(So after He finished washing their feet He retrieved His outer garments, went back and reclined at the dinner table; and then asked His disciples: ‘Do you realize what I just did?’ You address me as Teacher and Lord, which is correct because I am. So then if I, your Teacher and Lord, can wash His subordinates’ feet you, the subordinates, are obligated to wash each other’s feet. By my action I have set you an example so you too should do what I did. Take this seriously: A servant is never more important than his master nor a messenger than the person who sent him.)

Neither Jesus’ position as the disciples’ Master nor the serious business of His impending crucifixion obstructed the need for this lesson to the disciples (and us), which underscores the importance of this Command to Christians. For the sake of the Gospel nothing can be too menial for a follower. zzz

In the following passage Jesus states He is giving a New Command, which comes as of cardinal significance for His followers to obey:

“A new commandment I give unto you, That ye love one another; as I have loved you, that ye also love one another. By this shall all men know that ye are my disciples, if ye have love one to another.” (13:34-35)

In this passage Jesus repeats the Command three times as if to ensure its clarity and priority. And then at a later point He repeats the central precept He has been elaborating on, clearly wanting no misunderstanding or confusion about the need for His disciples to keep to it:

“These things I command you, that ye love one another.” (15:17)

It is remarkable that Jesus makes our loving each other a command but does not treat obeying Him in the same way. Obeying Him is a choice we have to make, as evidence of our love for Him, being more in the nature of an authoritative advise; we are not compelled to do it. Once we choose to obey Him however, which in effect is what it means to become Christian, we must love each other. It’s a package deal! The love that is spoken of here is not lip service, as when we condemn or put another person down “in love”. Jesus set the ultimate example of this love by His Willingness to die for us. Loving one another is critical in the expression of our faith and this love among Christians has very practical applications in many aspects of everyday life, according to Paul (Ephesians 4:25-32).

The passages that follow below are not essentially commands; they seem to be more like prescriptions for His disciples:

“Let not your heart be troubled: ye believe in God, believe also in me.” (14:1)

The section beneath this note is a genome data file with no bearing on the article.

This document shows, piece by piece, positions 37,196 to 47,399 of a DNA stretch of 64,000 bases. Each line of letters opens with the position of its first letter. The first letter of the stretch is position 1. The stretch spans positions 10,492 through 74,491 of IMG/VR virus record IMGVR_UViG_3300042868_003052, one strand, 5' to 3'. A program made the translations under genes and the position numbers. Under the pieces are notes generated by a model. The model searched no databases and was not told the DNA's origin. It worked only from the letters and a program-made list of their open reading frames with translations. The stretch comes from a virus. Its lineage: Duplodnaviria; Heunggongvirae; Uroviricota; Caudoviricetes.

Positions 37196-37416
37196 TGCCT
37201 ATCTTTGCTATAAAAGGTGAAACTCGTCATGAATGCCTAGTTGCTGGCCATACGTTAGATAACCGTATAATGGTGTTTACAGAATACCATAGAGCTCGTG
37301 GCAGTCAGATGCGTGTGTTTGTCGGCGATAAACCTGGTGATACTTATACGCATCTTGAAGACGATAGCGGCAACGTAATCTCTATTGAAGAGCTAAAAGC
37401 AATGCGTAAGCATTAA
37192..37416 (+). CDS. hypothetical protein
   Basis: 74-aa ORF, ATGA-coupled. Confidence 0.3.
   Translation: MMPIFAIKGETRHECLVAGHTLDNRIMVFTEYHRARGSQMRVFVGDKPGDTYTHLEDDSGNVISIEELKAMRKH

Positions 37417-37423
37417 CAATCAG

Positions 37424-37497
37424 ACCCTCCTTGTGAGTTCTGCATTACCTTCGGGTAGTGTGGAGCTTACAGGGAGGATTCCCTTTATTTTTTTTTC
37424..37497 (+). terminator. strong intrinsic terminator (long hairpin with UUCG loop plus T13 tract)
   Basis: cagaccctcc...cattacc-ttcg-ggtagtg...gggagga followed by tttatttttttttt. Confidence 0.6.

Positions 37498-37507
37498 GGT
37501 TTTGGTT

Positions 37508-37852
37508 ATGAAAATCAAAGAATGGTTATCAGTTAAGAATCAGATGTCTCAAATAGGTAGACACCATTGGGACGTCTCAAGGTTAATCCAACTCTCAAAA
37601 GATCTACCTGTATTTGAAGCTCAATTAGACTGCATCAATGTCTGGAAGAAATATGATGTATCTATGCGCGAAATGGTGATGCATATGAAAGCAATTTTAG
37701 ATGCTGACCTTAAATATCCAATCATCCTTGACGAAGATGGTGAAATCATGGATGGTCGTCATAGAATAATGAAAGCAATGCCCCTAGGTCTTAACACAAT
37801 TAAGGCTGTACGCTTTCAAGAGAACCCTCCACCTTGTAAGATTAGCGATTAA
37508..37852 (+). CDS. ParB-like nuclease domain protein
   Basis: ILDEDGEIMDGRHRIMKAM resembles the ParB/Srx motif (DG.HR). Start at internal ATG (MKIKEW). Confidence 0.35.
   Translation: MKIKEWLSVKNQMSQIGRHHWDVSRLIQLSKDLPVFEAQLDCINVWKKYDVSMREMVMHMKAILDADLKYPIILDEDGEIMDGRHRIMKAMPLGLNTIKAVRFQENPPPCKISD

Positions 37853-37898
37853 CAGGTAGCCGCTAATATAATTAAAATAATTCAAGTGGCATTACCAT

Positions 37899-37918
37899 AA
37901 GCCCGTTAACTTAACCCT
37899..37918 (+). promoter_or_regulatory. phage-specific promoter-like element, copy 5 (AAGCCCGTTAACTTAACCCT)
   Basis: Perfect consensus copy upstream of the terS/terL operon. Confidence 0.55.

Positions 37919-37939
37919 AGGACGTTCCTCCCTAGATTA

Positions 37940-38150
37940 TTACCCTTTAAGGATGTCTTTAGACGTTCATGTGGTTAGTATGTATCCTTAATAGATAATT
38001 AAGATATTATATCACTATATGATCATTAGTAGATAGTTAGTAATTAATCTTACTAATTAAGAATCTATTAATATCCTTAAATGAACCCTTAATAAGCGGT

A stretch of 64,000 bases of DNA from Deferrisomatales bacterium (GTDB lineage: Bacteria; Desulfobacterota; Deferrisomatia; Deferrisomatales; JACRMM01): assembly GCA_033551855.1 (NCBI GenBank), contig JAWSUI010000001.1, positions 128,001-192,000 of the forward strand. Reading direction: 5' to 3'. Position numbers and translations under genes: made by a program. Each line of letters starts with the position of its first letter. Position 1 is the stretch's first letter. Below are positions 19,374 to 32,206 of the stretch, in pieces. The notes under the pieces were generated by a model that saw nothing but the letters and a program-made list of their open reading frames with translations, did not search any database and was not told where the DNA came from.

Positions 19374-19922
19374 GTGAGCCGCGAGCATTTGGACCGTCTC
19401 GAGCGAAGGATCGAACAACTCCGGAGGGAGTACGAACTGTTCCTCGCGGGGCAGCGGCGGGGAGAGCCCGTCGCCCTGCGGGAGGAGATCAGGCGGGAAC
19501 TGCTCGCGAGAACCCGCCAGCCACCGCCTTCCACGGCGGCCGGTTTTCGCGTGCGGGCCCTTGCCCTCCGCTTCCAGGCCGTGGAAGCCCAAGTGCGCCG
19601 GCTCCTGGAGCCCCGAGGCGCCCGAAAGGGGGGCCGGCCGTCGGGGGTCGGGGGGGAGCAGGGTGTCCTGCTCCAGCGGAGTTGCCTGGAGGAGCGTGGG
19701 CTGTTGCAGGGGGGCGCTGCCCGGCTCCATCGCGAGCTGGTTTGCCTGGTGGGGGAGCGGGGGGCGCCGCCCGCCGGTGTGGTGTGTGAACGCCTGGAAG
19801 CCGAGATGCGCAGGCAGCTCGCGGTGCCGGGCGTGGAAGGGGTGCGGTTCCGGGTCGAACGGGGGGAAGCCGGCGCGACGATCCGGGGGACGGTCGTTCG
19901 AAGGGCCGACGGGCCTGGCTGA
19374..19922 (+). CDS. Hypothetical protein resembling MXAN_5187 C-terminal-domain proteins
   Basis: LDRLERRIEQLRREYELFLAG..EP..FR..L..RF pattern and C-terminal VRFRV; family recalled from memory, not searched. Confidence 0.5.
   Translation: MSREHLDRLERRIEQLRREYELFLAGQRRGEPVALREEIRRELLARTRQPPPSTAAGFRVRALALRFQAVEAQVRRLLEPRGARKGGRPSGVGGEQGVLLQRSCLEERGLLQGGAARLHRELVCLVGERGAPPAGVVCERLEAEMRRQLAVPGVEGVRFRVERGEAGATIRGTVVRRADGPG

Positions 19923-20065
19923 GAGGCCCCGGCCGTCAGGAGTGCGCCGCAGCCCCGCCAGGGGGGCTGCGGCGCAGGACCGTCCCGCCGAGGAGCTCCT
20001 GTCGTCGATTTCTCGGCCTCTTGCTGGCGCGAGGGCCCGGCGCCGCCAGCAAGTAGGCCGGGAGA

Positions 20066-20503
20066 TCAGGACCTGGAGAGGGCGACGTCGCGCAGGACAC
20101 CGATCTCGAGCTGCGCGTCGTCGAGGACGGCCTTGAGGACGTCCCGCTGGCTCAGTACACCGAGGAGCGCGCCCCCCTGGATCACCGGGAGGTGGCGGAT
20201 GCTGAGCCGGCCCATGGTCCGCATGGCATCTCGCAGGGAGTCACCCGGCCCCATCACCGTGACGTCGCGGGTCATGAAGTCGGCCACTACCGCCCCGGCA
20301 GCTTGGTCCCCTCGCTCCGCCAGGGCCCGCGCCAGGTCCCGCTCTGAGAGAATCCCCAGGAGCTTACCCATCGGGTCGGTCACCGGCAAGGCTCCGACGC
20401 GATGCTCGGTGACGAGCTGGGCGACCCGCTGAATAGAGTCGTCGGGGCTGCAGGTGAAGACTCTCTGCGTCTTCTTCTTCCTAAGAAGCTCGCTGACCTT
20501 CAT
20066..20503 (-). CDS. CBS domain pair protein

“Peace I leave with you, my peace I give unto you: not as the world giveth, give I unto you. Let not your heart be troubled, neither let it be afraid.” (14:27)

“Abide in me, and I in you (You need to continue in this relationship with Me and I to do the same with you). As the branch cannot bear fruit of itself, except it abide in the vine; no more can ye, except ye abide in me.” (15:4)

“Hitherto have ye asked nothing (Up till this moment you have not asked for anything) in my name: ask, and ye shall receive, that your joy may be full (so that the level of your joy will rise as high as is possible).” (16:24)

It is instructive that these passages seem to have a common thread. They seem to hold a nurturing, healing and comforting meaning that is faith-affirming and strengthening. It is notable that this category of prescriptions from Jesus, which, in the above references constitutes the majority of His important exhortations, seems to address our emotional or peace-of-mind needs. At the risk of over-interpreting one may conclude from the apparent preponderance of this type of statements that Jesus takes seriously our need for inner peace and emotional support. So His Kindness is not only towards our physical and spiritual but to our emotional wellbeing as well.

Jesus states the following as conditional Commands. They are critical requirements for Christians to do or show but initially a choice has to be made.

“If ye love Me, keep My commands.” (14:15)

“If ye abide in me, and my words abide in you (If you continue to have this relationship with Me and My teaching maintains that link), ye shall ask what ye will, and it shall be done unto you.” (15:7-8)